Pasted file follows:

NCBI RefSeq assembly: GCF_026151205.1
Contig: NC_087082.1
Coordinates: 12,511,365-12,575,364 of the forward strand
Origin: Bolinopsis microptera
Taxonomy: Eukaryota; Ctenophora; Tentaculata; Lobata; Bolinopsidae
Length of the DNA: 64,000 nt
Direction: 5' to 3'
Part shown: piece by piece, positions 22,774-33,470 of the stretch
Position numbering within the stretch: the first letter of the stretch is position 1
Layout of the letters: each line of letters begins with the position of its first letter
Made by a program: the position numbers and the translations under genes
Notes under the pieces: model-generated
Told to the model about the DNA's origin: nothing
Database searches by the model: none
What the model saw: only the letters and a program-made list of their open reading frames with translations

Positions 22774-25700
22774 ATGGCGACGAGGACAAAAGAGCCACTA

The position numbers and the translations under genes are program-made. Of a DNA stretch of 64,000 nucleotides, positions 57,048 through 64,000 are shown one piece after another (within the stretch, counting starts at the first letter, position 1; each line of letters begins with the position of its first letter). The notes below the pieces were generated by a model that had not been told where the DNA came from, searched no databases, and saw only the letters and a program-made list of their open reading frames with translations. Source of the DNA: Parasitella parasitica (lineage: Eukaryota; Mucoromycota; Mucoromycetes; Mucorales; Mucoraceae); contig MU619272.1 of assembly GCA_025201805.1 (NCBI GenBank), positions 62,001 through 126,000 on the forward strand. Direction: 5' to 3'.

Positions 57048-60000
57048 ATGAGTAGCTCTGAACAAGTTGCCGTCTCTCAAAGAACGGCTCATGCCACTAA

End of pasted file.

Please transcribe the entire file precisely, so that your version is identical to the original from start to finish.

NCBI RefSeq assembly: GCF_026151205.1
Contig: NC_087082.1
Coordinates: 12,511,365-12,575,364 of the forward strand
Origin: Bolinopsis microptera
Taxonomy: Eukaryota; Ctenophora; Tentaculata; Lobata; Bolinopsidae
Length of the DNA: 64,000 nt
Direction: 5' to 3'
Part shown: piece by piece, positions 22,774-33,470 of the stretch
Position numbering within the stretch: the first letter of the stretch is position 1
Layout of the letters: each line of letters begins with the position of its first letter
Made by a program: the position numbers and the translations under genes
Notes under the pieces: model-generated
Told to the model about the DNA's origin: nothing
Database searches by the model: none
What the model saw: only the letters and a program-made list of their open reading frames with translations

Positions 22774-25700
22774 ATGGCGACGAGGACAAAAGAGCCACTA

The position numbers and the translations under genes are program-made. Of a DNA stretch of 64,000 nucleotides, positions 57,048 through 64,000 are shown one piece after another (within the stretch, counting starts at the first letter, position 1; each line of letters begins with the position of its first letter). The notes below the pieces were generated by a model that had not been told where the DNA came from, searched no databases, and saw only the letters and a program-made list of their open reading frames with translations. Source of the DNA: Parasitella parasitica (lineage: Eukaryota; Mucoromycota; Mucoromycetes; Mucorales; Mucoraceae); contig MU619272.1 of assembly GCA_025201805.1 (NCBI GenBank), positions 62,001 through 126,000 on the forward strand. Direction: 5' to 3'.

Positions 57048-60000
57048 ATGAGTAGCTCTGAACAAGTTGCCGTCTCTCAAAGAACGGCTCATGCCACTAA